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Poison Island
by Arthur Thomas Quiller-Couch (Q)
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"We?" gasped Mr. Rogers, and again gazed around; but we others had no attention to spare for him. "We? Who are 'we'?"

"Why, all of us, sir, if I might dare to propose it; or at least as many as possible of us whom the hand of Providence has so mysteriously brought together. I will confess that while you were talking just now, discussing this secret which properly speaking belongs to Harry alone, I doubted the prudence of it—"

"And, by Jingo, you were right!" put in Miss Belcher.

"With your leave, ma'am," Plinny went on, "I have come to think otherwise. To begin with, but for Captain Branscome the map would never have found its way to the Major's room, where Harry discovered it; but might—nay, probably would—have been stolen by the wicked man who committed this crime to get possession of it. Again, but for Mr. Goodfellow this written narrative would undoubtedly have been lost to us, and the map, if not meaningless, might have seemed a clue not worth the risk of following. In short, ma'am"—Plinny turned again to Miss Belcher—"I saw that each of us at this table had been wonderfully brought here by the hand of Providence. And from this I went on to see, and with wonder and thankfulness, that here was a secret, sought after by many evildoers, which had yet come into the keeping of six persons, all of them honest, and wishful only to do good. Consider, ma'am, how unlikely this was, after the many bold, bad hands that have reached out for it. And will you tell me that here is accident only, and not the finger of Providence itself? At first, indeed, we suspected Captain Branscome and Mr. Goodfellow: they were strangers to us, and, as if that we might be tested, they came to us under suspicion." Here Mr. Goodfellow put up a hand and dubiously felt his nose, which was yet swollen somewhat from his first encounter with Mr. Rogers. "But they have proved their innocence; Harry gives me his word for them; and I do not think," said Plinny, "that you, ma'am, can have heard Captain Branscome's story without honouring him."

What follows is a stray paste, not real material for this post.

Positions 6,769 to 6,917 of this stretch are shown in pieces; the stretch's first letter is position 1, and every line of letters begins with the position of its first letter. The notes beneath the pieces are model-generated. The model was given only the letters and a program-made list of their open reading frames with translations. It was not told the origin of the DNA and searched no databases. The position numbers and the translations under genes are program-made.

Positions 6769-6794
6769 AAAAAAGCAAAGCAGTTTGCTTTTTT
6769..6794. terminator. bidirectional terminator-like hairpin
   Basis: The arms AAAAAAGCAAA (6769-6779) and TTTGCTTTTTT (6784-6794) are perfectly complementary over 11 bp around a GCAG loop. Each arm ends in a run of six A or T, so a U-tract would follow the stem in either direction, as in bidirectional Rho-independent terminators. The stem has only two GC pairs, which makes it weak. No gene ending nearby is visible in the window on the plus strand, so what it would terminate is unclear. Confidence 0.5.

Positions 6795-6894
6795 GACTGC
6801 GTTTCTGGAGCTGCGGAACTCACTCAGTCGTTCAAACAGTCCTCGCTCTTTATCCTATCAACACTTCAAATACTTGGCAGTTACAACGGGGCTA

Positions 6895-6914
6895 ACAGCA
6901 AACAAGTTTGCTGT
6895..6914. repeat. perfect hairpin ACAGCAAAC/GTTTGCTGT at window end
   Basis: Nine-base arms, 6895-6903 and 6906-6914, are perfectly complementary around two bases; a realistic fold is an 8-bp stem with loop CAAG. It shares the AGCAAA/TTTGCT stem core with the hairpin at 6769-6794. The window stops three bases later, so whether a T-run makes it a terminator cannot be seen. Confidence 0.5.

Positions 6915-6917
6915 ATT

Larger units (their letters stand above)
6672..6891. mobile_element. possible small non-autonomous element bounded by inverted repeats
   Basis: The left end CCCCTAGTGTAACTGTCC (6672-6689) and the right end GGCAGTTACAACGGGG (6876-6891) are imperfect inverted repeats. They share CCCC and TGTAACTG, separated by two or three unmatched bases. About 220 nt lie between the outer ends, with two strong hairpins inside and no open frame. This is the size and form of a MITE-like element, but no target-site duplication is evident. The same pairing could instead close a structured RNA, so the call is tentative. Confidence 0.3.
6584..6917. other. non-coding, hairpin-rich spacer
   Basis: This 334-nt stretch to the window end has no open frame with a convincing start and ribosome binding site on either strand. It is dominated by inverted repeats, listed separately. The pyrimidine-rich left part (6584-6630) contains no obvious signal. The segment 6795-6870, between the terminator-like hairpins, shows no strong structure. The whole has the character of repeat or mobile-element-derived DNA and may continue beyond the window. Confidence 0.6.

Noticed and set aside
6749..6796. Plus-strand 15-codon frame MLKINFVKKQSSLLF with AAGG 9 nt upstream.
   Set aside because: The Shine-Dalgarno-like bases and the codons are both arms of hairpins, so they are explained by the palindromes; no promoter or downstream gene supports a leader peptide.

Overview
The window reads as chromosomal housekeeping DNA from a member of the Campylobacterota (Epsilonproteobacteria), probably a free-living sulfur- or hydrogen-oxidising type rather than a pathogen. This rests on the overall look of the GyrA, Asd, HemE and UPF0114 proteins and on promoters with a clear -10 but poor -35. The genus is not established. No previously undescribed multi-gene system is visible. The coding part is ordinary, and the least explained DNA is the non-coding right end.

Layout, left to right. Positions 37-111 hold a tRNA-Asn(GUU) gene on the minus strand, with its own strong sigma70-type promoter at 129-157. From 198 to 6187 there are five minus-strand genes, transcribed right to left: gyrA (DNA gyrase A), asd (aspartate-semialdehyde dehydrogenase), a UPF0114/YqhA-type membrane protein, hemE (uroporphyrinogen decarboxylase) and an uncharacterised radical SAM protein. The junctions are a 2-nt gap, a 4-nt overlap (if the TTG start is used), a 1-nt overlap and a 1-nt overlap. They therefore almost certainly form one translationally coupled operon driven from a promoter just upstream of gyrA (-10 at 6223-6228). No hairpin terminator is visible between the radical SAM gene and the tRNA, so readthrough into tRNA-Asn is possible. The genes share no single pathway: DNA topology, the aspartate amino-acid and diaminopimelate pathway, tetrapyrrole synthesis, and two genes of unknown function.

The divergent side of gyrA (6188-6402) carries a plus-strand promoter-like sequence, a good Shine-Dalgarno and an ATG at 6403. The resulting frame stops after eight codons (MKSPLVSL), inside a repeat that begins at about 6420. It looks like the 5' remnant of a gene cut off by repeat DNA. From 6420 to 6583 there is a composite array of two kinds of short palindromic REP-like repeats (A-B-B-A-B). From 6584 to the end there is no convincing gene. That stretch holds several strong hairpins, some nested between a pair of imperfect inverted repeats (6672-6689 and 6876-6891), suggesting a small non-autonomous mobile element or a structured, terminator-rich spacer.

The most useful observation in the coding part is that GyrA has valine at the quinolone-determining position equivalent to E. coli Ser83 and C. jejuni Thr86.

Miss Belcher, thus appealed to, answered only with a grunt, at the same time shooting from under her shaggy eyebrows an amused glance at the Captain, who stared at the table-cloth to hide his confusion, which, however, was betrayed by a pair of very red ears.

"All this," pursued Plinny, "I saw by degrees, and that it was marvellous; but next came something more marvellous still, for I saw that if one had gone forth to choose six persons to carry out this business, he could not have chosen six better fitted for it."

From the effect of this astounding proposition Miss Lydia Belcher was the first to recover herself.

"Thank you, my dear," she murmured; "on behalf of myself and the company, as they say. It is true that in all these years I have overlooked my qualifications for a buccaneering job; but I'll think them out as you proceed."

"Oh!" exclaimed Plinny, "I wasn't counting on you, ma'am, to accompany this expedition; nor on Mr. Rogers. You are great folks as compared with us, and have public duties—a stake in the country— great wealth to administer. Yet I was thinking that, while we are abroad, there may happen to be business at home requiring attention, and that we may perhaps rely on you—who have shown so much interest in this sad affair."

"Meaning that we have been dipping our fingers pretty deep into this pie. Well, and so we have; and thank you again, my dear, for putting it so delicately."